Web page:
Some BIOS configuration screens


For information on the hard disk configuration, read the Hard Disks page. This explains more about CHS (Cylinders, Heads, Sectors), which is what you set here. You're basically telling the BIOS what capacity hard disk you have through these three values: the number of cylinders, the number of read/write heads, and the number of sectors per track. A sector is the smallest section of a disk that is written to, with a predefined number of bytes, often 512, written to each sector. A track is a collection of sectors under which the head sits and reads. A cylinder is comprised of a set of tracks described by all the heads (on separate platters) at a single seek position. Each cylinder is equidistant from the centre of the disk.

This is "write precompensation". Since the area of the disk closest to the spindle has smaller sectors than those at the outer edge, write precompensation alters the timing of when the hard disk writes its data to the disk. This PRECOMP value is set to the lowest cylinder at which the controller is to use different timing for writing. ffffH means none; 0 means all.

This refers to the special track on a hard drive where data is not stored, called the "landing zone" or "Contact Start/Stop (CSS)" zone. Its purpose is to act as the track where the heads will come to rest on loss of power. Whenever the hard disk is powering up or down, the heads will be in contact with the platter surface on which the data is stored. Before the landing zone concept was added to hard disks, the heads would often come to rest on an area where data was stored - this would often demagnetize that area of the disk resulting in corruption and loss of data. An example of this was the first hard disk to be supplied with the IBM PC/AT, manufactured by Computer Memories. These CM6000 drives were inherently unreliable, and suffered from this problem among others.

The process of moving the heads to the landing zone is known as "parking" the heads. Disk utilities often called "PARK.COM" or "PARK.EXE" existed which the user would run just before powering off the PC, in order to move the drive heads to the landing zone. These days, either a spring or rotational inertia in the platters moves the heads to the landing zone automatically on power loss.

MODE or LBA Mode
On later hard disks, a 'Mode' selection was added to allow users to select LBA (Logical Block Addressing) if the hard disk supported it. As disk capacities rose with hard disks have more than 16 heads or more than 255 sectors per track or more than 65,535 cylinders (meaning hard disks with a total capacity of 128 GB), the older "CHS" system of addressing a track on a disk wouldn't work. LBA was introduced in 1994 with the IDE ATA-1 standard to address tracks by their actual number starting from 0.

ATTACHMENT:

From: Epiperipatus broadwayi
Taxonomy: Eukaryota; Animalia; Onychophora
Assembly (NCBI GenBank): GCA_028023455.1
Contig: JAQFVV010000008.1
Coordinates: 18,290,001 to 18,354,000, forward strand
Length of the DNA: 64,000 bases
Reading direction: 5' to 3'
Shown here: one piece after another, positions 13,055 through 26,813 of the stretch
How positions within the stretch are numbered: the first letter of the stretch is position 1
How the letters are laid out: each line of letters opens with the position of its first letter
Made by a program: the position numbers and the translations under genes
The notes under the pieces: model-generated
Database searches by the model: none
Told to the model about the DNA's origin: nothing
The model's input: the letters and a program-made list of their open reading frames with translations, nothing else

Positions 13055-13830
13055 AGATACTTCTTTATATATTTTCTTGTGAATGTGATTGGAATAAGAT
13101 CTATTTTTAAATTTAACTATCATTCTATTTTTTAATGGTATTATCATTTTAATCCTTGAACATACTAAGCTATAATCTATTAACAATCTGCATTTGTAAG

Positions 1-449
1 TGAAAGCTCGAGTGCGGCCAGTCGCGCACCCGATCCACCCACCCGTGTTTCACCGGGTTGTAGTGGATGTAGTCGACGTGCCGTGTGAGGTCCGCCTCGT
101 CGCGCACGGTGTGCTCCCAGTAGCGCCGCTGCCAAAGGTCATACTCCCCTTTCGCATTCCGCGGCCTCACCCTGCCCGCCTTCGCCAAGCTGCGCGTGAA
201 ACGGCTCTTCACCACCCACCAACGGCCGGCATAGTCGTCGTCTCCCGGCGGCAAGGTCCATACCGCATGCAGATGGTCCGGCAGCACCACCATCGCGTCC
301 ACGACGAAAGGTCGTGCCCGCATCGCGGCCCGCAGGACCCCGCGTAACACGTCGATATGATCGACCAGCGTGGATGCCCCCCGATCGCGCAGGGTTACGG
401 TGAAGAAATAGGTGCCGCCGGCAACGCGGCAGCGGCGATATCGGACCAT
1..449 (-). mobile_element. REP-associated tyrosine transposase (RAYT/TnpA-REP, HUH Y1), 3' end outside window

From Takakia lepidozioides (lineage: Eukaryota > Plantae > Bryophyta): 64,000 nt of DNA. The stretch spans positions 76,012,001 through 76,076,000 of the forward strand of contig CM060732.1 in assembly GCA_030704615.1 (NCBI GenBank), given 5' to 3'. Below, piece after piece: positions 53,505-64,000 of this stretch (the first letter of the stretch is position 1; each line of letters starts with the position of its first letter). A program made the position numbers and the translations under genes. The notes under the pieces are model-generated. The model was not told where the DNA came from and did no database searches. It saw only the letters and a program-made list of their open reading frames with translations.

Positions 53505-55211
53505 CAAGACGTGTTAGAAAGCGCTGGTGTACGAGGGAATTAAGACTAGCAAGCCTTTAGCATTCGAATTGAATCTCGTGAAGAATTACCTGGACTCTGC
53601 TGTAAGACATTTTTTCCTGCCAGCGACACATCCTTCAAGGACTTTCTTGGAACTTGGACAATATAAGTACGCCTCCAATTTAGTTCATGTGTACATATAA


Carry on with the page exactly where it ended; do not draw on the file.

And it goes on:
Floppy 3 Mode Support
In Japan, PCs have a floppy disk format that is not adopted in the rest of the world. This is the 3.5" 1.2 MB format. Drives in Japan will sometimes support this mode in addition to the usual ones, so this setting is used to enabled this format on either Drive A:, Drive B: or both. If this is set to Disabled, both floppy drives won't be able to read the 1.2 MB format properly.

You use this setting to tell the BIOS what type of video card you have. This should refer to your primary video card if you have more than one. Choices are usually "EGA/VGA", or "Mono".

Halt On
This simply tells the BIOS what errors it should stop on when it sees them. Some errors are trivial so this option allows the system to continue to boot. Options are usually: All Errors, No Errors, All But Keyboard, All But Diskette, All But Disk/Key.

Advanced BIOS Settings

Shadow RAM
This feature allows the relocation of the contents of the ROM BIOS to a memory location in RAM above 640K. This feature can increase overall system speed, as "BIOS calls" are often made by applications, and if the BIOS code is now in faster RAM (than ROM), the BIOS calls are accelerated. On Power-On Self-Test, if this option is enabled the ROM BIOS code is literally copied into this area of RAM. Use of the Shadow Ram feature is optional if only 1MB of memory installed. If this feature is not used the area above 640K in the first megabyte of memory cannot be used for anything else (in the PC/AT architecture this memory area was originally reserved as video RAM, I/O and system BIOS ROMs). The actual memory addresses of this area are 0A0000 - 0FFFFFh. Usually these are segmented into 32 KB blocks. Usually shadow RAM is non-cacheable by default, but often some areas such as C0000 - C7FFFh and F0000 - FFFFFh can be programmed to be cacheable.

Shadow RAM options started appearing in the BIOS of 80386-based systems. If you do not have a BIOS that supports this option, there is a DOS driver called RAMBIOS.SYS which achieves the same functionality for older PC, XT and AT systems. RAMBIOS is not generally recommended, although it may increase performance on these early PCs. It uses up around 32 KB of conventional memory when loaded.

Write-Protect Boot Sector, Virus Warning, or Antivirus Protection
This might imply that it can protect you from viruses. It really stems from the late 80s and early 90s where many viruses were either "File" viruses which would attach a 'payload' to infect a file, or "Boot Sector" viruses that would overwrite the drive's boot sector (floppy or hard disk). The latter would usually mean the drive would fail to boot once infected. Enabling this feature interrupts any attempt to write to a boot sector and prompts you for confirmation.